The anthropology program, which lost three of its five faculty members within the past six months, is now looking for a full-time faculty member as part of its effort to revise the program. The three faculty members left under different conditions and interviews for a new faculty member, who would start next fall, will begin in the spring, said Miguel Leatham, an assistant professor of anthropology.
“Three people departing within a span of a year was quite a shock,” Leatham said.
Thomas Guderjan, who was the resident archaeologist and co-founded the anthropology major in 2001 with Leatham, resigned under circumstances of denial for tenure from the university, Leatham said. Guderjan was with the program for five years.
Ben Penglase was with TCU for one year and resigned at the end of last semester to work at Loyola University in Chicago doing human rights research.
Grace Bascope, who was the coordinator for the Maya Research Program, a field school that provides real-world experience for excavation in Belize, Mexico, resigned this summer, Leatham said.
“There probably are students who were looking forward to going on either the ethnology or archaeology field school,” Leatham said.
However, he said plans to re-establish the Maya Research Program have not yet been made.
Adam Garwell, a senior anthropology major and president of the anthropology society, said he was sorry to see the professors leave.
“As a senior, I’m bummed out,” Garwell said. “I’m let down that those people left.”
Developing a relationship with the new faculty will be difficult, Garwell said.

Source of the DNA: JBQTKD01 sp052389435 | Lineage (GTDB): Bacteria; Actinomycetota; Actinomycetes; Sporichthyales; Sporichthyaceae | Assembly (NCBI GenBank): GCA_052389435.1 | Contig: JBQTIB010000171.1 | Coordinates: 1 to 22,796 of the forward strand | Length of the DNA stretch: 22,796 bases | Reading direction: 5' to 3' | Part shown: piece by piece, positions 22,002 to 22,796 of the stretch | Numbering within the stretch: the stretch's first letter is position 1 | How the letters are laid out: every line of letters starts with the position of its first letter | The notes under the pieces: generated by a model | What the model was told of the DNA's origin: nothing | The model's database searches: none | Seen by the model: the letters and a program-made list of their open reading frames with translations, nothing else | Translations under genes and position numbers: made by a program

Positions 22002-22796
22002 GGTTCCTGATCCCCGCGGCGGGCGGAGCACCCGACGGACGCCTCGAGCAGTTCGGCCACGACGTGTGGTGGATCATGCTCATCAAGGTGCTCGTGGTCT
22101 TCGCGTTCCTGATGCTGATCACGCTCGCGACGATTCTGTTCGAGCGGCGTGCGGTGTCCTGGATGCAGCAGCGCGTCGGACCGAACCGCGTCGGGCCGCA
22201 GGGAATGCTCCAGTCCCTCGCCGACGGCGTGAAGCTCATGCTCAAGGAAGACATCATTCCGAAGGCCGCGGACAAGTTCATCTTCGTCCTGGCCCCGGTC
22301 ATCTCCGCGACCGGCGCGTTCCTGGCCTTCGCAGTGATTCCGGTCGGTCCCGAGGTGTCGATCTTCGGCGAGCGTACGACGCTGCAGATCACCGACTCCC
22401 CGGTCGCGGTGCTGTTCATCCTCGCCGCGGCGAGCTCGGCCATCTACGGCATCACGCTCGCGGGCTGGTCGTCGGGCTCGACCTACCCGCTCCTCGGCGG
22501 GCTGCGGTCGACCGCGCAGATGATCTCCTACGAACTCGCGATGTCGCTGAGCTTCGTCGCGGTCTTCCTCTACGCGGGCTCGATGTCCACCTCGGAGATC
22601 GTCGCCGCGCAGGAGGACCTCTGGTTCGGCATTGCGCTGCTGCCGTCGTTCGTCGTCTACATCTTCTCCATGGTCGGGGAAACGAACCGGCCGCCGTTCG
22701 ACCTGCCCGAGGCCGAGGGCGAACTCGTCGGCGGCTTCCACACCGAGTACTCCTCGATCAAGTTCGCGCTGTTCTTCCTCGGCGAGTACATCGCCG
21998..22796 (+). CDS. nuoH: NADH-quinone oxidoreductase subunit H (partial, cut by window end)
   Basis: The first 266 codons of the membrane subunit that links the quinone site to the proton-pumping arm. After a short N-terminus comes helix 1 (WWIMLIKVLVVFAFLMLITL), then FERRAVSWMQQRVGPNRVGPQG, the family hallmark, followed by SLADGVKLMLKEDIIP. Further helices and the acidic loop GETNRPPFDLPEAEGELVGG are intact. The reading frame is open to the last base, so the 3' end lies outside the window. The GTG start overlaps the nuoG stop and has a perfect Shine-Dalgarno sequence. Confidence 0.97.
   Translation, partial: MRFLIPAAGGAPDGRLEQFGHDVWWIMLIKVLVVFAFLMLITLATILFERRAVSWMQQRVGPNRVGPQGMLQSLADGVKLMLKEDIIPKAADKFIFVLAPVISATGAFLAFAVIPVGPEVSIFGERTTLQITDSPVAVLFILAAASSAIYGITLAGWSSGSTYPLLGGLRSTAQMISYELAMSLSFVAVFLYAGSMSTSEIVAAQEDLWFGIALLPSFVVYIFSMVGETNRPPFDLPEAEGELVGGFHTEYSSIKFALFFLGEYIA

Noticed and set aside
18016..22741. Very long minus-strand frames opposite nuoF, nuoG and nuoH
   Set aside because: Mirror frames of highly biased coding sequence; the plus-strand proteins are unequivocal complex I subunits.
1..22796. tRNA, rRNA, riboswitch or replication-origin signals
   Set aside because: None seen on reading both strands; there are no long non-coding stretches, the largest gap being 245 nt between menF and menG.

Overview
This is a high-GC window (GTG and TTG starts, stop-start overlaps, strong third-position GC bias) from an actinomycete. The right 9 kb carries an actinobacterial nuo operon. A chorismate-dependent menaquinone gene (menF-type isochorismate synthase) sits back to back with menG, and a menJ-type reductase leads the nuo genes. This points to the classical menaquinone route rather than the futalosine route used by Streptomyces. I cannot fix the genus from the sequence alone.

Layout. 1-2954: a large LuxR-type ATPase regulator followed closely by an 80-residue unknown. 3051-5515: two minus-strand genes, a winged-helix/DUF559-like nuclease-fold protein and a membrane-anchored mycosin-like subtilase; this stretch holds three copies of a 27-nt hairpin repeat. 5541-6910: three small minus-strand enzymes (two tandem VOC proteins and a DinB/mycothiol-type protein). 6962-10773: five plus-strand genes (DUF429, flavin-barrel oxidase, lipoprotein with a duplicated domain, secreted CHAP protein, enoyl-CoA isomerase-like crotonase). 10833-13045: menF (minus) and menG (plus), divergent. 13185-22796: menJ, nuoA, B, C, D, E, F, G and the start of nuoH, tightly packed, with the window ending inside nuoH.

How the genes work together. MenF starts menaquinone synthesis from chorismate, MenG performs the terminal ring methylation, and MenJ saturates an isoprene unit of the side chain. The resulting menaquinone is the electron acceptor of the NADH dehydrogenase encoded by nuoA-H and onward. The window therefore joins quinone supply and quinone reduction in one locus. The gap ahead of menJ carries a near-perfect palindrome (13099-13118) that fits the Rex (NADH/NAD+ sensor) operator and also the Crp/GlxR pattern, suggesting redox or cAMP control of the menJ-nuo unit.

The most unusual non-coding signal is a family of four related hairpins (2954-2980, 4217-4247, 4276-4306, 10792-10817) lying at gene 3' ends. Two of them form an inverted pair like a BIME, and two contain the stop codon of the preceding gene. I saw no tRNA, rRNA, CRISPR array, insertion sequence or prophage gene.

“My goal now is to create a community of students with the new professors,” he said.
The anthropology department has already hired two adjunct faculty members and a full-time faculty member this fall.
David Sandell, along with two adjunct professors, was one of three professors hired to teach courses in archaeology, Leatham said.
Sandell was working in Central Mexico on research before he came to TCU.
The adjunct professors will teach courses in classical archaeology, field and research, Southwest archeology and Stone Age archaeology, Leatham said.
He said classical archaeology of Greece and Rome will be offered for the first time this spring.
Though Leatham said students and faculty are sorry faculty members left, he said they expect the program to grow as a prominent program at TCU.
The present full-time faculty, as well as Sandell, Leatham and Lisa Vanderlinden, assistant professor of anthropology, specialize in cultural anthropology, which focuses on human development and its origins.
Once the fourth full-time professor is hired, the program can revise its curriculum to complement the specializations and interests of the faculty in addition to covering basic introductions to anthropology, Vanderlinden said.
Students take classes in four fields: cultural anthropology, physical anthropology, linguistic anthropology and archaeology, Vanderlinden said.
Despite a professor shortage, Leatham said, the program is able to cover all introductory courses and specialized classes because the faculty is academically diverse in their studies, with their focuses covering Latin America, Southwest regions and Europe.
He said the department hopes the fourth professor is someone with a concentration in regional culture in South America, Asia and the Caribbean. They are also looking for a candidate with experience in field research and publications.
Vanderlinden said TCU was one of the last universities of its size to have an anthropology program. Since the major began in 2001, Vanderlinden said, there has been an increase of students in the program every year.
“It’s a real period of growth and building, by changing our curriculum, and adding classes and realigning our focus,” she said.